Microsoft's Visual C++ compiler was first released in 1993, more than a decade ago. Over the years there have been many versions; some represented only a small improvement over the previous versions while others were dramatically improved. The release of Visual C++ .NET 2002 as part of Visual Studio .NET 2002 was perhaps the largest change in the tool since the original release. Everything that had been in earlier versions of Visual C++ was still in the 2002 version, but in addition a door had opened into the new world of managed code and the .NET runtime.
Unfortunately for C++ programmers, the full promise of the .NET world didn't pour out of the Visual C++ .NET 2002 box. There were so many things that Visual Basic.NET and C# programmers could do in the managed world that Visual C++ programmers could not. That's because the effort involved in making "It Just Works," to use one of the phrases the developers of Visual C++ applied to some of their successes, made it impossible to get everything else into the released product.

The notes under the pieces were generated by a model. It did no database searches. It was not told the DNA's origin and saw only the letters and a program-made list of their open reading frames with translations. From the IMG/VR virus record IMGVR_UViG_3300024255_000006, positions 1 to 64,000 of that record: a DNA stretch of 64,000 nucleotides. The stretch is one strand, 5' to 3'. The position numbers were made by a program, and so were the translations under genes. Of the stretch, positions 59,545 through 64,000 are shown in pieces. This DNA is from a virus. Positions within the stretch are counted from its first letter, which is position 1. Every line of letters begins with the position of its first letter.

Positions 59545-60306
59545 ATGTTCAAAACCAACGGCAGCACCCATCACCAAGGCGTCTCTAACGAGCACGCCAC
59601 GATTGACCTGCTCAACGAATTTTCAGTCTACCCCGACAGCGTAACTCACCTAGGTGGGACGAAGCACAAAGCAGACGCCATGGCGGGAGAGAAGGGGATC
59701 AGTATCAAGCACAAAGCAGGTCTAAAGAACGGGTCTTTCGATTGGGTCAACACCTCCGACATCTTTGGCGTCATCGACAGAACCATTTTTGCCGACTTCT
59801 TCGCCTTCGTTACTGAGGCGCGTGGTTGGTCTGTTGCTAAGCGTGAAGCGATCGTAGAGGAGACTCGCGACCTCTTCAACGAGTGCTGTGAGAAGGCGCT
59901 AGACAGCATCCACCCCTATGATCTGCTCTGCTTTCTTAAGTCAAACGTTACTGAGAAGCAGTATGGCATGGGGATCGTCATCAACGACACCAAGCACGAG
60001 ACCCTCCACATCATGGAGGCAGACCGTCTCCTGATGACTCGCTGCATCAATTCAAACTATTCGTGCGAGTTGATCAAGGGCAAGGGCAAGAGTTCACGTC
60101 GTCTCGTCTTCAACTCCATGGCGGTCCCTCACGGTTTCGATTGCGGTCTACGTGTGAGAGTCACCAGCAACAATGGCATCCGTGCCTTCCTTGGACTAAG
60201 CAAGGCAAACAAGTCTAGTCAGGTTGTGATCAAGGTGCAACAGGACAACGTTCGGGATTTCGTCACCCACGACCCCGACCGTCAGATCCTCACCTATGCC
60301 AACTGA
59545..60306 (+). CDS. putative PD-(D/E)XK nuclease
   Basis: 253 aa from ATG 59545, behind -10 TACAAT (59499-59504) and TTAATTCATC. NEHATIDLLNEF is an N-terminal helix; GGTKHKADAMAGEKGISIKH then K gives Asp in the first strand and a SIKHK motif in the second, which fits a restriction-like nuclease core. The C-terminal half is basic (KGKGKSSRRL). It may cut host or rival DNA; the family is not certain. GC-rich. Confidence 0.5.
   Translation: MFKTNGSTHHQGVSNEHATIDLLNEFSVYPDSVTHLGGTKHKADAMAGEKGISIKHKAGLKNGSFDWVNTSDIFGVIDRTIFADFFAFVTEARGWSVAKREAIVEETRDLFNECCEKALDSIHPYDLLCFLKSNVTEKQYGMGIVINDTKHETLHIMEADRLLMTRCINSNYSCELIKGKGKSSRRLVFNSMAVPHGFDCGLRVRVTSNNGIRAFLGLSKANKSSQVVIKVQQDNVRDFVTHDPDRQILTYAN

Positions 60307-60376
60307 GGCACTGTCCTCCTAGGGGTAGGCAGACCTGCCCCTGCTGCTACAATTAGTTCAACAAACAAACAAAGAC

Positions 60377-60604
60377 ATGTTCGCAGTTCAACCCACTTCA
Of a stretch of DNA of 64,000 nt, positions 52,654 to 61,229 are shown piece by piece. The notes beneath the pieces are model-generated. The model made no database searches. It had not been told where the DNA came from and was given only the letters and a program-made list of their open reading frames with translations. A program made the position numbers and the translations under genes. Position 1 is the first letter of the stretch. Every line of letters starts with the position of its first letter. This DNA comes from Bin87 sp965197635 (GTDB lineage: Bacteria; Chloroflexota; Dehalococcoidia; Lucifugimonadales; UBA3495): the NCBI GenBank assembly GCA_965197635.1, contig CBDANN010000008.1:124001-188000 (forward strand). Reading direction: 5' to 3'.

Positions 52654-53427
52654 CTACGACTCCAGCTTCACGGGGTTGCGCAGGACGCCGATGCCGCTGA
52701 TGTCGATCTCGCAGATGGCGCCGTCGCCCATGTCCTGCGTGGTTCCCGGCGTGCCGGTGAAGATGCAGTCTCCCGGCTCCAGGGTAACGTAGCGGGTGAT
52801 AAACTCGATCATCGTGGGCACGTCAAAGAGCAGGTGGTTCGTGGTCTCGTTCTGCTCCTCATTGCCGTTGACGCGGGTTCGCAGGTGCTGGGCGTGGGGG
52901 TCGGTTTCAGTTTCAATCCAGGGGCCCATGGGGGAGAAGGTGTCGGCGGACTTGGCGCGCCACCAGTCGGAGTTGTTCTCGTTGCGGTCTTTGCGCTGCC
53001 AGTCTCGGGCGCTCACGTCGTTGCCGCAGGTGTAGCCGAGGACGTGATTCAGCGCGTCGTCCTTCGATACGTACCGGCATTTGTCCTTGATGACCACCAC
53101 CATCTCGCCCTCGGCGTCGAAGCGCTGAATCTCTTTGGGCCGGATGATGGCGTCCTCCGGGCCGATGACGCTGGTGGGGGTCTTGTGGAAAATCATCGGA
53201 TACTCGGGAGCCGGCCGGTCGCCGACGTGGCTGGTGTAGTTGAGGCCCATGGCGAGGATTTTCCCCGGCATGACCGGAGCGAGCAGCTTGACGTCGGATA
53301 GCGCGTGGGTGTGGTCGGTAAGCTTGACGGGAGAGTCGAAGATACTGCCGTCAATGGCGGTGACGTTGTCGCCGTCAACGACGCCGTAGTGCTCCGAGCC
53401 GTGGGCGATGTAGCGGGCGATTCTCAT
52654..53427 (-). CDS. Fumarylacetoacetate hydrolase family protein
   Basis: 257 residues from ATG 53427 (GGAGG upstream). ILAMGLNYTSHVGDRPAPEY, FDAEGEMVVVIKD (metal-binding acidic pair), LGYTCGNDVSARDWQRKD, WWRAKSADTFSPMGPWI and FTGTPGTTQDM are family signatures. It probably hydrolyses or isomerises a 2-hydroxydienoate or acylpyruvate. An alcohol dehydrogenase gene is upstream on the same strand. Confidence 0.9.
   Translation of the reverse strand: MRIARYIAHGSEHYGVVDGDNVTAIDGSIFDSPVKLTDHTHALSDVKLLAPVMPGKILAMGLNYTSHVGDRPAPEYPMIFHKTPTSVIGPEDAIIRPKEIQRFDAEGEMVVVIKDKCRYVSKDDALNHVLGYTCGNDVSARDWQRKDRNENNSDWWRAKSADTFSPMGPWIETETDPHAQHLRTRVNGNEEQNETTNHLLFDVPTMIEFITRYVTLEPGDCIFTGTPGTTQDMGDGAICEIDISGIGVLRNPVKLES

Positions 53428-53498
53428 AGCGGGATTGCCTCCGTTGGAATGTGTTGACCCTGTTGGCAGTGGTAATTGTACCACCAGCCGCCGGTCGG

Then along came Visual C++ .NET 2003. I think of this, to borrow a phrase from an article by Stanley Lippman of Microsoft, as the "Still In Love With C++" release of Visual Studio. Features that had been missing from the 2002 release are in this one, which placed C++ programmers on a par with C# and VB programmers. For example, the WinForms designers can generate C++ code now, allowing you to build managed Windows applications with Rapid Application Development techniquesand the same classes and methods from the Base Class Libraries as the other managed languages.
It's also become quite clear, in the time since the .NET runtime was first released, that managed C++ occupies a special place in the pantheon of managed languages. It's the language of choice for integrating the old and the new worlds , and much of this book demonstrates to you how to combine old-style unmanaged code and new-style managed code in the same application. If interoperability is important to you, you're probably going to be working in C++ more than any other language.